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Launch of 65 nm CPUs rings in new round of AMD retail price drops

Intel CPUs getting slightly more expensive

There are also a couple points to touch on with regard to Intel. Pricing is still in flux for the new QX6700, as the price jumped yet again, this time a 4%, $41 increase from $1113 to $1154. It looks like Thanksgiving week was the right time for early adopters to jump on the QX6700, at an average price of $1071. Historically, Intel Extreme Edition processors sold always in a range of above $1200 initially, which makes the QX6700, still a good buy, if you planned on purchasing the processor anyway.

Additionally, the biggest price shift came from the EX6800, which also went up in price this week, from $948 to $1027, a $79, 8% increase. Clearly we are seeing here the impact of Christmas demand, which also reveals itself further down in the list: The E6400, which (next to the E6300) has turned out to be the favored Core 2 Duo processor in Christmas systems, has gained 10% and now stands at $222.

There was an interesting dichotomy with the Extreme Editions. The EE 965 jumped 5%, or $50, from $1088 to $1138, a new record high for our charts. On the other hand, the EE 955 fell 6% to go down $63 from $1072 to $1009, which is a new record low. The two have been priced very close to each other for a while.

In fact, on November 10, they both were the same price, at $1071. However, there is a notable performance gap between the two, at least in relation to the jumps in performance between Intel's other bordering processors. So, this breakaway to a defined price differential does help in increasing Intel's price/performance correlation.

Since we've been mentioning records for AMD this week, let us add the improved the correlation value this week. AMD's correlation between price and performance reached the highest that we've ever recorded, at 0.942, an impressive 9.1% jump from last week's value of 0.864.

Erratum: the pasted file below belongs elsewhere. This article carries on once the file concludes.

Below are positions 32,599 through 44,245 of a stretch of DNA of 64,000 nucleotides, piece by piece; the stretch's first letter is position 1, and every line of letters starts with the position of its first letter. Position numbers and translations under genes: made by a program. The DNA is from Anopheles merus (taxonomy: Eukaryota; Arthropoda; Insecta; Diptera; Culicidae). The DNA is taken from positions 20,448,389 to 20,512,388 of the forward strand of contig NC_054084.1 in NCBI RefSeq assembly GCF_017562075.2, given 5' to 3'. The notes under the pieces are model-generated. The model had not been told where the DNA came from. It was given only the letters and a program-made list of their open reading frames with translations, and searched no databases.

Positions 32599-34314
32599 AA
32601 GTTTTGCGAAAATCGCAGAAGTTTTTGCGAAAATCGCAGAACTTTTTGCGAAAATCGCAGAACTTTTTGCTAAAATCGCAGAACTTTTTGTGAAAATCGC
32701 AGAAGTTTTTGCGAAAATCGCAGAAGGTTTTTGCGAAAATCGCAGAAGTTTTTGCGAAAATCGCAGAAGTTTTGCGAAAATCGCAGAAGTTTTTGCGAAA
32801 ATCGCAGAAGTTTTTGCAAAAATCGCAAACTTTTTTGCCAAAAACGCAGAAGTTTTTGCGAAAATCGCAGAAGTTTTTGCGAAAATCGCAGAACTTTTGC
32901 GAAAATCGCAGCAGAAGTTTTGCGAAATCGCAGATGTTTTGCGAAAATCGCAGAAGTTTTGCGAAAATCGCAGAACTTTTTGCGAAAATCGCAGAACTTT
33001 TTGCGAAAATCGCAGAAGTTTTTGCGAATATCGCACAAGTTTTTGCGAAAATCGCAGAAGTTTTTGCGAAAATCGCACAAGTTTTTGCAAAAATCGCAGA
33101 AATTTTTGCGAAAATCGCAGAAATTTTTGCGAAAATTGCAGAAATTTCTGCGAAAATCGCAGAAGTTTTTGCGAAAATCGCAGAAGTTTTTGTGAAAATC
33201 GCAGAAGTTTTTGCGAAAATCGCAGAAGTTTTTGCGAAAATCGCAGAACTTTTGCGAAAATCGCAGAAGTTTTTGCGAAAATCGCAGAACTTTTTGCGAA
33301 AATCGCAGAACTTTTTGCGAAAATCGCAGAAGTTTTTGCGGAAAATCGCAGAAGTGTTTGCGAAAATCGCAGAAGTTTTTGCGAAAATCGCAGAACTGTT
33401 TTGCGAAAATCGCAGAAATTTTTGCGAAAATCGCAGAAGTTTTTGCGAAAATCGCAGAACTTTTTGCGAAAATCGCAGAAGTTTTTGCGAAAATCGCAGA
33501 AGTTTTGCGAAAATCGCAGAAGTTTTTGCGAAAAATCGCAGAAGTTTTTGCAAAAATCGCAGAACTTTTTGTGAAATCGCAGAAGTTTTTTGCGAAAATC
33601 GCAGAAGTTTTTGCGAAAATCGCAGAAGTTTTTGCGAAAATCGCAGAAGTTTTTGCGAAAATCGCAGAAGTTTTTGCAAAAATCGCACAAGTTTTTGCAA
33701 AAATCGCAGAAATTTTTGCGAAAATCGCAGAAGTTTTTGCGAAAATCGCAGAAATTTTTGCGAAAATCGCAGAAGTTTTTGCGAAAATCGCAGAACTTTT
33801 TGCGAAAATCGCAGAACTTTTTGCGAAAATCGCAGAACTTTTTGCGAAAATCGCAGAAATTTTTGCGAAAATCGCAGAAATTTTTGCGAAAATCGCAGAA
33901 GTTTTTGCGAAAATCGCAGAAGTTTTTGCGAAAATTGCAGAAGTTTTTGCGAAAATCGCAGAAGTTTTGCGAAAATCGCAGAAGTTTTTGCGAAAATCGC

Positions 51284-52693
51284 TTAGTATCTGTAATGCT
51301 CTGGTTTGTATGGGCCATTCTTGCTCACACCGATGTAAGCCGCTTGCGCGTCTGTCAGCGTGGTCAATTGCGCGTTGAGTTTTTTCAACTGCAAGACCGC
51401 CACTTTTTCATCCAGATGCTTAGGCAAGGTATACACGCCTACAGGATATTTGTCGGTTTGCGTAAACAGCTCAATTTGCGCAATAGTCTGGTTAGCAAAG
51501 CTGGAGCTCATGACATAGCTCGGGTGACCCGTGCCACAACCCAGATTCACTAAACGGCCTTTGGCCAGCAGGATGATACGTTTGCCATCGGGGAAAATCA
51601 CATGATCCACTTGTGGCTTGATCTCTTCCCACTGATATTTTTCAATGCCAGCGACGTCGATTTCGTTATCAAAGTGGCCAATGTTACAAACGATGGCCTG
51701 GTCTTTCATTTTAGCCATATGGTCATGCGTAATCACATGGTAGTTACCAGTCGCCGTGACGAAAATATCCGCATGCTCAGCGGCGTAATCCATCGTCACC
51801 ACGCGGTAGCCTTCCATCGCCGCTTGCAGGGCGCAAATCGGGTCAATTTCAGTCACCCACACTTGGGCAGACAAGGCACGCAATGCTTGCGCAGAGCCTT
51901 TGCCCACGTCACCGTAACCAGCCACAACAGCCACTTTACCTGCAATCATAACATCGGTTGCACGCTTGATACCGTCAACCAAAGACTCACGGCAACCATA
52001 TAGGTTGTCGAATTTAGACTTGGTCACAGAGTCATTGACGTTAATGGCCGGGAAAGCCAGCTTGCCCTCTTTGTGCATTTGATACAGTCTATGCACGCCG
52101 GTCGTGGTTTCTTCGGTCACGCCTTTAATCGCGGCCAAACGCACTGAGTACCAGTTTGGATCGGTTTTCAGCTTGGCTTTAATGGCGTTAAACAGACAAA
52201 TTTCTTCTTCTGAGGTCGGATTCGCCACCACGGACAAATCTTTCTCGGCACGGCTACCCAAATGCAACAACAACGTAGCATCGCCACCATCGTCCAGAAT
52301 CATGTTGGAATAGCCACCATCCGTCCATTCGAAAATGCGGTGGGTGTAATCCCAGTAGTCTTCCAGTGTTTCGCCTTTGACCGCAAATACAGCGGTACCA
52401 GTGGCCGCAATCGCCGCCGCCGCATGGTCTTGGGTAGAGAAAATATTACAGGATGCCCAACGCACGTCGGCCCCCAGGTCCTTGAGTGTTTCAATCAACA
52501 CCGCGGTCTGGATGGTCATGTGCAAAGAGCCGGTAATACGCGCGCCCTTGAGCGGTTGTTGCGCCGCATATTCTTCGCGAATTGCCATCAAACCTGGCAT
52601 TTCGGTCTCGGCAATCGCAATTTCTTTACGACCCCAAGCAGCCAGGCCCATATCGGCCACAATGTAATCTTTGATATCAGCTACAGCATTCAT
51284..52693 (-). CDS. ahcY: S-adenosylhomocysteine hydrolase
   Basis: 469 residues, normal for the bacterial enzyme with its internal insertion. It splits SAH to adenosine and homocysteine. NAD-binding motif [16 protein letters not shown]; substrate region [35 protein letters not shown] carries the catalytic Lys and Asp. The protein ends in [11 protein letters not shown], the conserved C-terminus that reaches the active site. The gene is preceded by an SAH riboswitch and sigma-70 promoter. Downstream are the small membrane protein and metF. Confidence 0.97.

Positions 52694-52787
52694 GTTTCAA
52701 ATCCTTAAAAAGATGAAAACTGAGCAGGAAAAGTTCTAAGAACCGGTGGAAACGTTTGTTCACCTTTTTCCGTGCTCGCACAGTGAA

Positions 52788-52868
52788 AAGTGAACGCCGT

This week, we've decided to stop showing graphs that contain data from overclocked versions of Intel's processors, mainly because it essentially became just an echo of the graph without those data. Remember, though, that high-end processors, including the QX6700, do have substantial overclocking potential, which at least in theory holds value in itself. AMD processors on the other side, offer very little wiggle room for more clock speed. With that in mind, let's take a look at this week's graph.

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As seen in the graph, all the AMD points are close to their associated trendline. The price drops also allowed AMD to continue to undercut Intel's line on the low end by more than we've seen before, pushing the intersection of the two back to the performance index level of nearly 1.7 and the price of $400.

Intel, while it didn't set a correlation record, also jumped from last week's 0.628 to 0.650, a 3.5% increase. This is significant because it comes after four consecutive weeks of Intel's correlation continuing to plunge downward.

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When we separate Intel into the Core 2 and Pentium lines, we can more clearly see the overall better correlation from last week and weeks prior. The Pentium processors showed a correlation this week of 0.787, up minimally from last week's 0.780. However, likely because of the price jumps of the top two processors, the correlation among Core 2 processors actually fell a bit this time around, down to 0.910 from 0.935.

As we publish this milestone 10th weekly processor/performance article, we would also like to remind our readers that we appreciate all feedback and suggestions for future installments. We read every comment that is sent and do our best to respond to them. As a reminder, readers can send comments about any article by clicking the hyperlinked author's name at the top of the article.